Dump trucks sit in a line waiting to load or unload, and the line moves every few minutes, trucks idling all the while.
Because daycabs idle so much, payback can be quick on an auxiliary A/C unit.
Some drivers think idling uses less fuel than shutting off and restarting the engine. Some want to get back at the company for not taking better care of its trucks. Most just want to keep the cab cool.
However, all but the most modern engines send polluting fumes into the air while idling, and all engines make noise and burn expensive fuel. Drivers might feel that these are someone else's problems, though citations and fines for violating state or municipal idling bans will get their attention. Most anti-idling ordinances make exceptions for operating on-board equipment and keeping sleepers comfortable in extreme temperatures, but what about daycab trucks?
Until fairly recently there was no way to cool the cab besides running the engine to power a vehicle's built-in air conditioning. Now there are add-on A/C products that operate independently of the engine. They can make economic sense if anti-idling laws are strictly enforced or idling tends to be often or lengthy. For starters, savings come from avoiding fines and not burning diesel fuel, which is now above $3 a gallon and likely to rise higher as the economy recovers. Avoiding engine wear can also be a factor.
Add-on products include special batteries that power A/C and heating units, which are split into modules. The compressor and evaporator are in a housing placed between the truck's seats. Vents distribute cold or heated air into the cab. The condenser is mounted outside the cab.
Batteries are usually mounted on the truck's frame; they are deep-cycle AGM (absorbed glass-mat) types designed to recover from hours of energy draw-down while being recharged by the engine-spun alternator. The products add weight and take up some interior space, but they eliminate engine idling while the truck's standing still. If the truck's A/C or heater fails, they also can be run while on the go.
A daycab A/C unit can cost about $5,000, which can be paid back quickly through fuel savings alone, and even faster if avoiding fines for violating idling bans is factored in. Here are a few such products:
* Bergstrom Nite Day Cab No-Idle System is based on the Nite system for sleepers. It uses a separate bank of AGM batteries so the truck's battery complement is not discharged. An optional heater consumes only 0.05 gallon of diesel fuel per hour, the company says. It runs quietly, at less than 50 dbA in A/C mode, and requires minimal maintenance.
* Dirna MiniCool uses dual compressors in an ABS plastic, paintable housing with versions for mounting on a cab's rear wall or roof. Electrically powered, it takes up no frame room, weighs 60 pounds, and operates manually or automatically via touch-pad controls. MiniCool is sold by Cool Moves, which also markets a Bycool evaporative cooler using a 9-gallon water tank, blower and in-cab controls.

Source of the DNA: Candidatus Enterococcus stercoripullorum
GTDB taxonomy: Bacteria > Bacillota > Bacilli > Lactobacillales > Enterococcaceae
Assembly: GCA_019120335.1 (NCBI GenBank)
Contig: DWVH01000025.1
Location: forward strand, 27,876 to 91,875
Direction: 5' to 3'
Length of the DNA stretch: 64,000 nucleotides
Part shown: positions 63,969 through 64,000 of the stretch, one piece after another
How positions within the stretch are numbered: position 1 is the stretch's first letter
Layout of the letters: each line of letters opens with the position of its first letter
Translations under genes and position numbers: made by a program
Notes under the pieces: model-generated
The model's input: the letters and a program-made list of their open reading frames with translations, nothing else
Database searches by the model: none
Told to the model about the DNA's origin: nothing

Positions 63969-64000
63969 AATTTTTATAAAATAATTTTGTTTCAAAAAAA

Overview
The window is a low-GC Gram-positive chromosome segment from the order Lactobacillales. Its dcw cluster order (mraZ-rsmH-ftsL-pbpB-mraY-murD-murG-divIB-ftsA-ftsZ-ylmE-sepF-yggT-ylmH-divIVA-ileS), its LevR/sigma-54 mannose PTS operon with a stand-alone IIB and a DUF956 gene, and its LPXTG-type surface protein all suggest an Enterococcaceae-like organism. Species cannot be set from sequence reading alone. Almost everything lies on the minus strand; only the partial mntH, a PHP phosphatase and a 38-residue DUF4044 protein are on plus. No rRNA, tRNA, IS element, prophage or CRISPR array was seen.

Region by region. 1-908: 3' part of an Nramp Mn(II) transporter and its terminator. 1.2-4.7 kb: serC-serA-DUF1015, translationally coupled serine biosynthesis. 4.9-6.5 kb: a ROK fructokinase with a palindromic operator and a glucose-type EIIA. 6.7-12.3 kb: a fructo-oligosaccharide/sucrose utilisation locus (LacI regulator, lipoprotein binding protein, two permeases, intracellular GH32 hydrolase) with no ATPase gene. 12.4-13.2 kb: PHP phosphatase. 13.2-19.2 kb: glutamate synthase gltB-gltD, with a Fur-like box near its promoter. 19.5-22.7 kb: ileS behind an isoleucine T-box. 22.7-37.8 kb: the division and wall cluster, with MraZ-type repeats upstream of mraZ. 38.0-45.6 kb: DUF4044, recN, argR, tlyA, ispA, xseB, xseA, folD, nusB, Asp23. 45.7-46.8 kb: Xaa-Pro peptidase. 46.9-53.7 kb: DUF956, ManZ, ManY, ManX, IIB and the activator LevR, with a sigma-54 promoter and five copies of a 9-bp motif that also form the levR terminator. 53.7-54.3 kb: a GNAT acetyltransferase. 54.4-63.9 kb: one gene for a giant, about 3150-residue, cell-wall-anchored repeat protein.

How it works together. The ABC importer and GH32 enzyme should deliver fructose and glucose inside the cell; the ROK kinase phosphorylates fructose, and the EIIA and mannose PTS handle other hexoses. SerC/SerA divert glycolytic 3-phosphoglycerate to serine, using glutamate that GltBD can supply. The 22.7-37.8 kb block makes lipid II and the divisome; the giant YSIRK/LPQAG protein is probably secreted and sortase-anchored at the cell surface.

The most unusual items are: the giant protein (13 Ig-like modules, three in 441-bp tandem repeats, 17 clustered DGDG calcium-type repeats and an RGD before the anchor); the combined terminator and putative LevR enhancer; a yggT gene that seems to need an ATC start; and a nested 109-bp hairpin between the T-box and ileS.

* Dometic battery-powered daycab HVAC requires replacement of the truck or tractor's alternator with a large 275-amp alternator, and its Group 31 lead-acid batteries with the same number of AGM batteries. A 2,000-watt inverter runs the unit on 115-volts alternating current. The external condenser and internal housing for the compressor, evaporator and blower are connected by reusable refrigerant lines with quick connect fittings at either end. The units and lines are precharged at the factory so they automatically are flooded with the correct refrigerant pressure when connected, and there is no need to recharge or add refrigerant at installation. It also provides supplemental electric heat.
* Idle Free Electric APU is a battery-based system that uses an independent AGM battery bank, while a reefer-run system uses a patented Reefer Link to take power from the the truck or trailer's refrigeration unit. The reefer-based system comes with combined heat and A/C, heat-only, and A/C-only; owners who choose to invest initially in a heat-only or A/C-only configuration can easily expand their systems later. Battery and reefer systems include standard shore-power equipment to plug into available outlets at terminals, docks or truckstops.
Replacement parts lead to add-on system
Clean air was not the reason Dometic, a major supplier of truck air conditioning systems, got into the add-on A/C business. "We got a call from a New Jersey fleet that got tired of replacing air conditioning components when they wore out," says Lou Siegel, vice president for USA truck division development. "They wondered if we could stick another unit on there instead of trying to replace the OE parts," which the customer considered shoddy. Dometic product people could and did.
"We were told at that time that daycabs idle at least 60 percent of the time," Siegel says. "Research indicated that a typical [pick up and delivery] truck in congested cities will idle for a half hour, then go out on a run that takes 20 to 45 minutes between stops. In areas where anti-idling laws are strictly enforced, like New York City, batteries have about a half hour to be recharged" while running between stops. That's why quick-charging AGM batteries are needed to power an A/C unit.
"We have sold about 1,200 daycab units since last year," Siegel says. "Business seems to be picking up. First it was because of concerns over environmental laws, but now it's an economic situation due to fuel prices."
A Dometic daycab system costs about $4,500 to install, including all components, but the payback is quick, he says, based on the huge amount of idling time saved - as quick as a year or less.
From the June 2010 issue of Heavy Duty Trucking.